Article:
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Atoka County, Oklahoma facts for kids

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Atoka County
The Atoka County Courthouse in Atoka.
The Atoka County Courthouse in Atoka.
Map of Oklahoma highlighting Atoka County
Location within the U.S. state of Oklahoma
Map of the United States highlighting Oklahoma
Oklahoma's location within the U.S.
Country  United States
State  Oklahoma
Founded 1907
Seat Atoka
Largest city Atoka
 • Total 990 sq mi (2,600 km2)
 • Land 976 sq mi (2,530 km2)
 • Water 14 sq mi (40 km2)  1.5%%
 • Total 14,007
 • Estimate 
 • Density 15/sq mi (6/km2)
Time zone UTC−6 (Central)
 • Summer (DST) UTC−5 (CDT)
Congressional district 2nd

Atoka County is a county located in the U.S. state of Oklahoma. As of the 2010 census, the population was 14,007. Its county seat is Atoka. The county was formed before statehood from Choctaw Lands, and its name honors a Choctaw Chief named Atoka.


Map of Atoka County, 1909

The area encompassed by the present Atoka County was originally part of Shappaway County in the Pushmataha District of the Choctaw Nation. About 1854, the area was formally designated Atoka County. The name, which honored Choctaw Chief Atoka, a leader of a party which migrated from Georgia to Indian Territory, was retained when Oklahoma became a state.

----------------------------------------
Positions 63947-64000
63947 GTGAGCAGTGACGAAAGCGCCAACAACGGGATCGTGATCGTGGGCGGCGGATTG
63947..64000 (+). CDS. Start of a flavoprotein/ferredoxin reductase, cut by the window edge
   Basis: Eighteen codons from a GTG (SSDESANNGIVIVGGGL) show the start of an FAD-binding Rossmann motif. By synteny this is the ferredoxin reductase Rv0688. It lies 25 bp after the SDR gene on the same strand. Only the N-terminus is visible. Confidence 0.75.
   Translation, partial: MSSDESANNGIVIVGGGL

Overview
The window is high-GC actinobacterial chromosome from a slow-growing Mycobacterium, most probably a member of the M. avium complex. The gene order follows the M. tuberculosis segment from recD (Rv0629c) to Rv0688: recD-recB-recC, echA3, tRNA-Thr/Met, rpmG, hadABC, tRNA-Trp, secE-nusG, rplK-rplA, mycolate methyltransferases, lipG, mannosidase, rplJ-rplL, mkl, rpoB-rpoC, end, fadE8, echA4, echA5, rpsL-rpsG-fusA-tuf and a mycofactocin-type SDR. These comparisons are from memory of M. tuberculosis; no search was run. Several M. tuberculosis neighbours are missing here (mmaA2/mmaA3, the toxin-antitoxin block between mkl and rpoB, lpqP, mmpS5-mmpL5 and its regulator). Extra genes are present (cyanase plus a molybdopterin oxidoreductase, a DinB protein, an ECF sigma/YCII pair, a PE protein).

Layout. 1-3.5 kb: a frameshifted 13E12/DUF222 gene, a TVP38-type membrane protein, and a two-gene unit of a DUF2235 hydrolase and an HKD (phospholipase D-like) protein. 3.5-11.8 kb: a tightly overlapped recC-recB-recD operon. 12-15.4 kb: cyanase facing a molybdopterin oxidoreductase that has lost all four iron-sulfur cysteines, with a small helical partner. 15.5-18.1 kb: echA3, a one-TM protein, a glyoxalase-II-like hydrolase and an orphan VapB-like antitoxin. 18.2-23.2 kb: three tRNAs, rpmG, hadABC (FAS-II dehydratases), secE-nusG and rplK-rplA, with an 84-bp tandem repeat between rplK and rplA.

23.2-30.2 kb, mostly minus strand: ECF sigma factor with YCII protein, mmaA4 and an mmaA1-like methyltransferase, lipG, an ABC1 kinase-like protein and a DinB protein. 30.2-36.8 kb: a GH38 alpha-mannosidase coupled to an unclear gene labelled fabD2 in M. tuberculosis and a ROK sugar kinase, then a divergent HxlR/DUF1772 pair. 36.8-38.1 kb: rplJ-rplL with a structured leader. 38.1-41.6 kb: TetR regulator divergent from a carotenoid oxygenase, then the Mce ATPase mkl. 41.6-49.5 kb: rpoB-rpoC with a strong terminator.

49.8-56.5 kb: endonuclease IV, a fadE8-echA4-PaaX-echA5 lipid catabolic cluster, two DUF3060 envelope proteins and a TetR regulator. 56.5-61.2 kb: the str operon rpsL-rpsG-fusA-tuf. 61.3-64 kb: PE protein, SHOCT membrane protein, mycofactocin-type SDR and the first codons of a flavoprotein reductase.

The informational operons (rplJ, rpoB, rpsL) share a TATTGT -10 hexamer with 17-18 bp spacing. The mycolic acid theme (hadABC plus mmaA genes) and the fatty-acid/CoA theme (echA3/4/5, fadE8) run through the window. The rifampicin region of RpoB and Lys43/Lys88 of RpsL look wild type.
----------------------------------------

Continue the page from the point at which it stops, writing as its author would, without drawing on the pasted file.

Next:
In 1858, the Butterfield and Overland established a stage route through the area. One station, Waddell's was near Wesley, a second station, Geary's was between Waddell's and the Muddy Boggy River, while a third was at Boggy Depot.

During the Civil War, Confederate troops established a supply depot named Camp Boggy Depot. After the war, the town of Atoka was established. In 1872, the Missouri-Kansas-Texas Railway (nicknamed the Christopher Casey) built a track through the county. It bypassed Boggy Depot and passed through Atoka, increasing the importance of Atoka and contributing to the decline of Boggy Depot.

The economy of Atoka County has been largely built on coal mining, limestone quarrying, forestry and agriculture. Cattle raising became the leading business in the mid-twentieth century. A major employer is the Oklahoma State Penitentiary Farm (renamed the Mack H. Alford Correctional Center), a medium security prison that opened in 1933.


According to the U.S. Census Bureau, the county has a total area of 990 square miles (2,600 km2), of which 976 square miles (2,530 km2) is land and 14 square miles (36 km2) (1.5%) is water.